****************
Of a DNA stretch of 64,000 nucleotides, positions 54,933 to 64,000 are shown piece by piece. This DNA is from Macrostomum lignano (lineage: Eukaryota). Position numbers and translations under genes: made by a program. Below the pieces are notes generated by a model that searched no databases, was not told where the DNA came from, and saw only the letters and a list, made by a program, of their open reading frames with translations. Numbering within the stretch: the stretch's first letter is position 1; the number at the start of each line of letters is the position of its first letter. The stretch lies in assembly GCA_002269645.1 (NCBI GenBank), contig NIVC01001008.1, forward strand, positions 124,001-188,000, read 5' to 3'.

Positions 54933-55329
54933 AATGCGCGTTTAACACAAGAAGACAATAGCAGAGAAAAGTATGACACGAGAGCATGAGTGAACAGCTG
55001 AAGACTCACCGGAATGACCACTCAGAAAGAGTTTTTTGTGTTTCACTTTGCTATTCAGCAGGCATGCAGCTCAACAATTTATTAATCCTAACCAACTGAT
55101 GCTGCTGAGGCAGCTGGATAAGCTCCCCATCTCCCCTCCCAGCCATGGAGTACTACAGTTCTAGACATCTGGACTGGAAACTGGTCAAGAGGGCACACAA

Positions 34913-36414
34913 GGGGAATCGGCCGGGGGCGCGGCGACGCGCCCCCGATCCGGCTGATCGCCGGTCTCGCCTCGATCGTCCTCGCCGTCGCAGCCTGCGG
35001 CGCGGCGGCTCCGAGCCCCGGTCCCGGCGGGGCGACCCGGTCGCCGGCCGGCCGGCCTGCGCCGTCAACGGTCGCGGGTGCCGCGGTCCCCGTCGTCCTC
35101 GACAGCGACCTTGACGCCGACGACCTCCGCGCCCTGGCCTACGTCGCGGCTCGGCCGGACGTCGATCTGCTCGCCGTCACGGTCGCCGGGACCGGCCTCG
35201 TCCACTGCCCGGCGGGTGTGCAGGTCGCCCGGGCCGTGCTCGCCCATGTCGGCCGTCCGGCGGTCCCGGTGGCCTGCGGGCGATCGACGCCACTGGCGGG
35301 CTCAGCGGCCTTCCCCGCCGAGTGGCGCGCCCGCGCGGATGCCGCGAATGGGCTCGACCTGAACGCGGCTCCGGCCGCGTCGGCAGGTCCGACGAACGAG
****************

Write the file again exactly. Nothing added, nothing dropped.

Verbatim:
Of a DNA stretch of 64,000 nucleotides, positions 54,933 to 64,000 are shown piece by piece. This DNA is from Macrostomum lignano (lineage: Eukaryota). Position numbers and translations under genes: made by a program. Below the pieces are notes generated by a model that searched no databases, was not told where the DNA came from, and saw only the letters and a list, made by a program, of their open reading frames with translations. Numbering within the stretch: the stretch's first letter is position 1; the number at the start of each line of letters is the position of its first letter. The stretch lies in assembly GCA_002269645.1 (NCBI GenBank), contig NIVC01001008.1, forward strand, positions 124,001-188,000, read 5' to 3'.

Positions 54933-55329
54933 AATGCGCGTTTAACACAAGAAGACAATAGCAGAGAAAAGTATGACACGAGAGCATGAGTGAACAGCTG
55001 AAGACTCACCGGAATGACCACTCAGAAAGAGTTTTTTGTGTTTCACTTTGCTATTCAGCAGGCATGCAGCTCAACAATTTATTAATCCTAACCAACTGAT
55101 GCTGCTGAGGCAGCTGGATAAGCTCCCCATCTCCCCTCCCAGCCATGGAGTACTACAGTTCTAGACATCTGGACTGGAAACTGGTCAAGAGGGCACACAA

Positions 34913-36414
34913 GGGGAATCGGCCGGGGGCGCGGCGACGCGCCCCCGATCCGGCTGATCGCCGGTCTCGCCTCGATCGTCCTCGCCGTCGCAGCCTGCGG
35001 CGCGGCGGCTCCGAGCCCCGGTCCCGGCGGGGCGACCCGGTCGCCGGCCGGCCGGCCTGCGCCGTCAACGGTCGCGGGTGCCGCGGTCCCCGTCGTCCTC
35101 GACAGCGACCTTGACGCCGACGACCTCCGCGCCCTGGCCTACGTCGCGGCTCGGCCGGACGTCGATCTGCTCGCCGTCACGGTCGCCGGGACCGGCCTCG
35201 TCCACTGCCCGGCGGGTGTGCAGGTCGCCCGGGCCGTGCTCGCCCATGTCGGCCGTCCGGCGGTCCCGGTGGCCTGCGGGCGATCGACGCCACTGGCGGG
35301 CTCAGCGGCCTTCCCCGCCGAGTGGCGCGCCCGCGCGGATGCCGCGAATGGGCTCGACCTGAACGCGGCTCCGGCCGCGTCGGCAGGTCCGACGAACGAG